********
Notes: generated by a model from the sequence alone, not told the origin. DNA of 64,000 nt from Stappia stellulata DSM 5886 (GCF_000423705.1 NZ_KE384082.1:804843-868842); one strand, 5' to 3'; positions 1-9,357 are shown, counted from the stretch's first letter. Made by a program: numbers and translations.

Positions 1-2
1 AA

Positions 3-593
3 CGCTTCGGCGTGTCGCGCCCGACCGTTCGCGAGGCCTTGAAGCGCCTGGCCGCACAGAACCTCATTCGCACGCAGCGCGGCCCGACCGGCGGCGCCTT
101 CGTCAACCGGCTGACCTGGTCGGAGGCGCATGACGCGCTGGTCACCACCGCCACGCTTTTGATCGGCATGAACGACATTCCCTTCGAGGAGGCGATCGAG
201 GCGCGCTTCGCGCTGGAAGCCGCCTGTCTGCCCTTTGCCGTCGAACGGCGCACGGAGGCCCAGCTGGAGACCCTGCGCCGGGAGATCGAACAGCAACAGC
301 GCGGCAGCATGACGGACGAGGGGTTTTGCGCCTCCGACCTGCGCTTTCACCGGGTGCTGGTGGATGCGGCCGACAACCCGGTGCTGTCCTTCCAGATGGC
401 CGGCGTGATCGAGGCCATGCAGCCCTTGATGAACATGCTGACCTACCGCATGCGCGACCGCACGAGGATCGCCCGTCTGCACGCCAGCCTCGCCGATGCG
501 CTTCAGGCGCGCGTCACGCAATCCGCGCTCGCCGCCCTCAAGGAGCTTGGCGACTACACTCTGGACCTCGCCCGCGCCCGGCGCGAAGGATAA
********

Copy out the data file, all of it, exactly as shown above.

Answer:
Notes: generated by a model from the sequence alone, not told the origin. DNA of 64,000 nt from Stappia stellulata DSM 5886 (GCF_000423705.1 NZ_KE384082.1:804843-868842); one strand, 5' to 3'; positions 1-9,357 are shown, counted from the stretch's first letter. Made by a program: numbers and translations.

Positions 1-2
1 AA

Positions 3-593
3 CGCTTCGGCGTGTCGCGCCCGACCGTTCGCGAGGCCTTGAAGCGCCTGGCCGCACAGAACCTCATTCGCACGCAGCGCGGCCCGACCGGCGGCGCCTT
101 CGTCAACCGGCTGACCTGGTCGGAGGCGCATGACGCGCTGGTCACCACCGCCACGCTTTTGATCGGCATGAACGACATTCCCTTCGAGGAGGCGATCGAG
201 GCGCGCTTCGCGCTGGAAGCCGCCTGTCTGCCCTTTGCCGTCGAACGGCGCACGGAGGCCCAGCTGGAGACCCTGCGCCGGGAGATCGAACAGCAACAGC
301 GCGGCAGCATGACGGACGAGGGGTTTTGCGCCTCCGACCTGCGCTTTCACCGGGTGCTGGTGGATGCGGCCGACAACCCGGTGCTGTCCTTCCAGATGGC
401 CGGCGTGATCGAGGCCATGCAGCCCTTGATGAACATGCTGACCTACCGCATGCGCGACCGCACGAGGATCGCCCGTCTGCACGCCAGCCTCGCCGATGCG
501 CTTCAGGCGCGCGTCACGCAATCCGCGCTCGCCGCCCTCAAGGAGCTTGGCGACTACACTCTGGACCTCGCCCGCGCCCGGCGCGAAGGATAA